But if you are curios about how computer works, want to professionally learn to be a system programmer or are a student who has to learn some C to pass her university courses, let’s start our discussion about one of the pieces of this harsh, aggressive powerful language: Pointers

Any variable which is stored in memory has a unique address in the owning process address space. From the compiler perspective, variable is just an address. What is stored in that address of memory creates the concept of data types. That value itself can also be an address which is what we a name pointer. So a pointer is a variable containing an address to another part of memory. (It points to somewhere in memory. This is why it obtained such a name.) Consider the simple structure below:

    struct test_struct{
        int integer;
        char c;
        double h;
    } x,*y,*z,**p;

Okay. We have x as test_struct type, y and z as pointers to an object of test_struct type and p as pointer to an address to an object of test_struct type. Consider we allocate a test_struct object and assign its address to z. We name this dynamic object dyn_object . Also y has address of x inside.

– x is as object
– y has the address of x
– z has the address of dyn_object > z and y are pointing to different objects.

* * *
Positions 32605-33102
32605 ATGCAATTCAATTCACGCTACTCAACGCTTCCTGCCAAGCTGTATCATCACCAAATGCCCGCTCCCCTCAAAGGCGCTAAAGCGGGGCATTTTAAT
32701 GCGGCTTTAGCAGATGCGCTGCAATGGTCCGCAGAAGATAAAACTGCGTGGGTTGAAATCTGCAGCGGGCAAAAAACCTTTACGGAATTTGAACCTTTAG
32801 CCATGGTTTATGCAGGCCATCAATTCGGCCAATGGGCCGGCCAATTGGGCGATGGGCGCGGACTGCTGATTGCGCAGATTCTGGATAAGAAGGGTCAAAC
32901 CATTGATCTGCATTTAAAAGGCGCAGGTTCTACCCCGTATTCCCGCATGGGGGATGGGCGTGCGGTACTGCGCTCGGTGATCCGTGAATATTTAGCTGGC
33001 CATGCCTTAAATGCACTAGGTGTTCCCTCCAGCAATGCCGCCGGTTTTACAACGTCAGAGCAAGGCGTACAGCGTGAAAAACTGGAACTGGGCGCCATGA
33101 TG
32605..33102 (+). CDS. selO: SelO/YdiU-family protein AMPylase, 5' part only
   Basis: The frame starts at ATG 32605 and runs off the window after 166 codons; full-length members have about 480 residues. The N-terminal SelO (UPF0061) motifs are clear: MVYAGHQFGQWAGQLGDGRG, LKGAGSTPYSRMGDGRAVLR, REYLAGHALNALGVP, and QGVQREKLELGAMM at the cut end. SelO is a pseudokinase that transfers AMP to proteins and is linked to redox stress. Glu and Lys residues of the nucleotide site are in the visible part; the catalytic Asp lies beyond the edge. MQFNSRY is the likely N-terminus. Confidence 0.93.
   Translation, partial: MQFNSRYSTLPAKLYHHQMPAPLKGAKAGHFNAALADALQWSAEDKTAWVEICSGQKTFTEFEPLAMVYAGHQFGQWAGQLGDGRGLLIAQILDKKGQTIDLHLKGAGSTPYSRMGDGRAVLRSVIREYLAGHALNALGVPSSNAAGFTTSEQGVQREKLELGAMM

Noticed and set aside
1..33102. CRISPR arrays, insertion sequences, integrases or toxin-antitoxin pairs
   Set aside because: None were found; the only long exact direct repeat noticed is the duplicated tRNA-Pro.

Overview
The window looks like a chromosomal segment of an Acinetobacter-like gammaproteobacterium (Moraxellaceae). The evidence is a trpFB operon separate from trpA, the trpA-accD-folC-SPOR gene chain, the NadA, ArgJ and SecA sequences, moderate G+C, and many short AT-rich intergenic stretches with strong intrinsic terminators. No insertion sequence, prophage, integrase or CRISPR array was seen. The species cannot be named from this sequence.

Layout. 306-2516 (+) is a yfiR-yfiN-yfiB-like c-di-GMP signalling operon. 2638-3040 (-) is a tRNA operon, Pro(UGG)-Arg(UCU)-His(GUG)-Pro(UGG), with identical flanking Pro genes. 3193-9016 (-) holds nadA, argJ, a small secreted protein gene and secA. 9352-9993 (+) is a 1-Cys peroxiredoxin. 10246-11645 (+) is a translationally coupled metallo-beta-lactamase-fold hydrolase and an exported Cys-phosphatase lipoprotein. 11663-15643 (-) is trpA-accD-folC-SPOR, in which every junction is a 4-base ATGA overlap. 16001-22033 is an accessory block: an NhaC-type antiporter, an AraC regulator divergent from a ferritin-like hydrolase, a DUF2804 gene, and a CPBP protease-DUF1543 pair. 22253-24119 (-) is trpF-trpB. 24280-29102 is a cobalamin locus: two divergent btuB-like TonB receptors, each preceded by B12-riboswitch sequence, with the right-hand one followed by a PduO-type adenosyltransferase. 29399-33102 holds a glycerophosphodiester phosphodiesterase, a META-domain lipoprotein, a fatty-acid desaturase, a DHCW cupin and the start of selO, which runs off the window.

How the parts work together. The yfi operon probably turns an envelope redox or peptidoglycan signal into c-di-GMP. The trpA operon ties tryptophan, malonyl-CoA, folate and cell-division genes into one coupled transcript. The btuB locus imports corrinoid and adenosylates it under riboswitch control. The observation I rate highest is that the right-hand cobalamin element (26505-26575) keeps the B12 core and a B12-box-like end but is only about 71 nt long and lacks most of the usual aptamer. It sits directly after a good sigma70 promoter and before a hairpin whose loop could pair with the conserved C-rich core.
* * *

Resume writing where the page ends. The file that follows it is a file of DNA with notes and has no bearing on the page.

– p has the address of z

y ----> x
z ----> dyn_object
p ----> z

0x6009d0    |--------------------|
            |   Object Content   |
            |                    |
            |                    |
0x6009e0    |--------------------|
            |   Object Address   |
            |      0x6009d0      |

This is the sequence of codes to run:

    1. x.integer=1;
    2. y=&x;
    3. y->integer = 2;
    4. z->integer = 3;
    5. p = &z;   
    6. (*p) -> integer = 4;

To understand what’s going on at the machine level we should look at the assembly dump of the compiled executable:

 :	push   rbp
  :	push   rbp
 :	mov    rbp,rsp
 :	mov    DWORD PTR [rip+0x20047c],0x1        # 0x6009d0 x
 :	mov    QWORD PTR [rip+0x200481],0x6009d0        # 0x6009e0 y
 :	mov    edi,0x10
 :	call   0x400440 
 :	mov    QWORD PTR [rip+0x200458],rax        # 0x6009c8 z
 :	mov    rax,QWORD PTR [rip+0x200469]        # 0x6009e0 y
 :	mov    DWORD PTR [rax],0x2
 :	mov    rax,QWORD PTR [rip+0x200444]        # 0x6009c8 z
 :	mov    DWORD PTR [rax],0x3
 :	mov    QWORD PTR [rip+0x20042b],0x6009c8        # 0x6009c0 p
 :	mov    rax,QWORD PTR [rip+0x200424]        # 0x6009c0 p
 :	mov    rax,QWORD PTR [rax]
 :	mov    DWORD PTR [rax],0x4
 :	mov    rax,QWORD PTR [rip+0x20041c]        # 0x6009c8 z
 :	mov    rdi,rax
 :	call   0x400410 
 :	pop    rbp
 :	ret